Navigating Motherhood With Menopause

Sponsored article. Looking after children can be hard, but this can be even more difficult if you're going through menopause. Managing your menopausal symptoms whilst dealing with angsty teenagers or hyper toddlers can be challenging. In this article, we’ve discussed how menopause can impact you as a parent and provided helpful advice to help you get through it.

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The Struggles Of Parenting With Menopause

Many women choose to have children later than usual. This means you might have to battle the challenges of menopause whilst dealing with toddlers and teenagers. This can be difficult, for both sides, for many reasons.

Matching the energy of your toddlers, for instance, can be exhausting both physically and mentally. Having to run around with them, wake up early, and keep them constantly entertained can be tiring, even for a normal parent. But for a mum going through menopause fatigue, it can be even harder. Lethargy is a common symptom of menopause, which can worsen because of symptoms like insomnia, hot flashes and night sweats. It's a real energy drain, making it tough to keep up with your toddler. And, let's be honest, it might even crank up your irritation levels, possibly leading to some unfair yelling.

On the other hand, if you have a teenager you might be in for a rollercoaster ride. Whilst you're coping with menopausal symptoms, your teenager will likely be dealing with puberty and changes that come with it. You may clash with each other, often feeling like you’re never on the same page and can’t quite connect. However, the reality is that you're both going through similar stuff, just at different stages.[1] You’ll both experience anxiety, mood swings, tears and even some anger. But the key is to be patient and give them space when needed.

Teenage children hugging mother on sofa. Stock image from Canva Pro

How To Manage Menopause And Parenting 

There's no secret recipe for balancing menopause and motherhood, but you can make some changes your life to make things a little simpler:

  • Talk with your children about menopause
Engaging in a conversation about menopause and its impact can allow for a better understanding between you and your children. Take the time to explain the symptoms you're experiencing, how they affect you, and what your children can do to make life more manageable. A two-way conversation allows you to understand how they might feel during this period, allowing you to provide better support for them.

  • Consider HRT
As you get older, your oestrogen levels start to drop, which causes menopausal symptoms. Using hormonal replacement therapy (HRT) can balance the change in your hormones which can improve your symptoms. If you’re unsure about using medicine, you can always read more about HRT and decide whether it’s right for you. A good start can be finding out what your hormone levels currently are to know whether HRT might help, check out this guide to testing hormones for more information.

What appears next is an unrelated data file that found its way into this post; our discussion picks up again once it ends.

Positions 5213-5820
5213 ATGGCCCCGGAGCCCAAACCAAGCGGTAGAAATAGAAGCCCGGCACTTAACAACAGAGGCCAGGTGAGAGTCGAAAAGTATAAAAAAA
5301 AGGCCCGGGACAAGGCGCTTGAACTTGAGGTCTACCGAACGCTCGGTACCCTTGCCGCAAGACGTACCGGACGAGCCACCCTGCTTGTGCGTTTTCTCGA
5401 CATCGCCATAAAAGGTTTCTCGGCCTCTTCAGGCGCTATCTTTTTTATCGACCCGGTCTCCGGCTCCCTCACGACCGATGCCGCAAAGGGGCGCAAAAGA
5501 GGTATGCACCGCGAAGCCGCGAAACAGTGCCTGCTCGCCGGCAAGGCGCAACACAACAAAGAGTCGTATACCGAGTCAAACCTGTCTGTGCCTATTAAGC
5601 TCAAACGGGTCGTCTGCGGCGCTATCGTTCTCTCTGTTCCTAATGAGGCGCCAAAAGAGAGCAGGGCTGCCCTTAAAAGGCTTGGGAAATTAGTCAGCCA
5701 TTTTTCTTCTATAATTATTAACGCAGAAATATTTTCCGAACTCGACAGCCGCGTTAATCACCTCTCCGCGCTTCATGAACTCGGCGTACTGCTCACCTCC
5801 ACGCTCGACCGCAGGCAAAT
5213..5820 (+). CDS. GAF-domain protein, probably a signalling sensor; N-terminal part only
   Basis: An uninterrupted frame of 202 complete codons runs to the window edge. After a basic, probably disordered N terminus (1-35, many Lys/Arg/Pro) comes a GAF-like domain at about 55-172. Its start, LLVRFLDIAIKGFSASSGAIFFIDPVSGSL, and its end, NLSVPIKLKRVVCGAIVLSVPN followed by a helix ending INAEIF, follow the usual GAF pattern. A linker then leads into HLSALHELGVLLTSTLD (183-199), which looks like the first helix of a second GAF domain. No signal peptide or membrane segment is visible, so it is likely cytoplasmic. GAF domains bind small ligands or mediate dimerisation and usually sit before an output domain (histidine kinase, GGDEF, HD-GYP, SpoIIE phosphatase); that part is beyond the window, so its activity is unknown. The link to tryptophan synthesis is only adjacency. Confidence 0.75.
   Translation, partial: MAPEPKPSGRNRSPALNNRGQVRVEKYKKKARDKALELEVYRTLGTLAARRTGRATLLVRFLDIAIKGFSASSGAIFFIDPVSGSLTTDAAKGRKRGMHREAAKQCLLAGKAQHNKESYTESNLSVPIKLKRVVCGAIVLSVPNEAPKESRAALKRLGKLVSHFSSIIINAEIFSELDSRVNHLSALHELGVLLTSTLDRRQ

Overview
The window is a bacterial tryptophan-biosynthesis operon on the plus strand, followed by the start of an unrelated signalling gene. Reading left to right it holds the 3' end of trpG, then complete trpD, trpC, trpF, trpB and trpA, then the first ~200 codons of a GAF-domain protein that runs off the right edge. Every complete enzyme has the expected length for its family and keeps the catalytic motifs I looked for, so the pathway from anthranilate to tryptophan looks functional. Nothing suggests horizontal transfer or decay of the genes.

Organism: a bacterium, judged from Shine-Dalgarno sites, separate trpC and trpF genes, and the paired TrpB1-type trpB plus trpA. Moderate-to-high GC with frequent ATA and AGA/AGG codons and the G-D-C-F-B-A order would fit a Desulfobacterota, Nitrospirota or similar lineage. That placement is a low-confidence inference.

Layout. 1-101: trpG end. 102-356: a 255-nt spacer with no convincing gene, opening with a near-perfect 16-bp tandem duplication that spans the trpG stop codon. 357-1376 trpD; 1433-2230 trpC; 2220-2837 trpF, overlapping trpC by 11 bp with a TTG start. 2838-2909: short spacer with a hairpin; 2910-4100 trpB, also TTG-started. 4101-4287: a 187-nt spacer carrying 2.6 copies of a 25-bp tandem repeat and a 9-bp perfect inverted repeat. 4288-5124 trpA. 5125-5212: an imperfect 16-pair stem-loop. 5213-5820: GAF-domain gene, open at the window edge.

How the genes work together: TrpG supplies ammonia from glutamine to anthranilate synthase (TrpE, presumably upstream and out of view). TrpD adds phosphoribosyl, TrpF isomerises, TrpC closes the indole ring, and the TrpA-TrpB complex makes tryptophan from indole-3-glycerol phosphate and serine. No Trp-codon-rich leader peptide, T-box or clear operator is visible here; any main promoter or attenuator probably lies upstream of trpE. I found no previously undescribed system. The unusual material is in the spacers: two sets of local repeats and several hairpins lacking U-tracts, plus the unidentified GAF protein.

• Look after yourself
As a mother, it’s easy to forget to eat, sleep or take a break whilst caring for your children. However, neglecting your health will only make your symptoms worse and weaken your relationship with your children. To prevent this, prioritise yourself: eat healthy foods and do plenty of exercise. If you’re struggling with night sweats, get a fan to help you sleep better at night. Additionally, taking proactive steps, including incorporating recommended menopause supplements, to address your symptoms can make a significant difference. And lastly, take time to relax and de-stress. Research shows that stress is a big contributor to menopause symptoms,[2] so whether you go on a weekend spa retreat, or for a walk outside, have some quality alone time with yourself.

  • Connect with other parents
You might feel isolated and alone when it seems like others aren't experiencing the same thing as you. But connecting with other mums who are facing similar challenges can provide a comforting sense of understanding and relatability. If finding local parents is difficult, join online support groups, forums or other virtual communities for a supportive network.

[1] Hoyt, L.T. and Falconi, A. (2015). Puberty and Perimenopause: Reproductive Transitions and their Implications for Women’s Health. Social science & medicine (1982), [online] 132, pp.103–112. doi:
[2] Arnot, M., Emmott, E.H. and Mace, R. (2021). The relationship between social support, stressful events, and menopause symptoms. PLOS ONE, 16(1), p.e0245444. doi:

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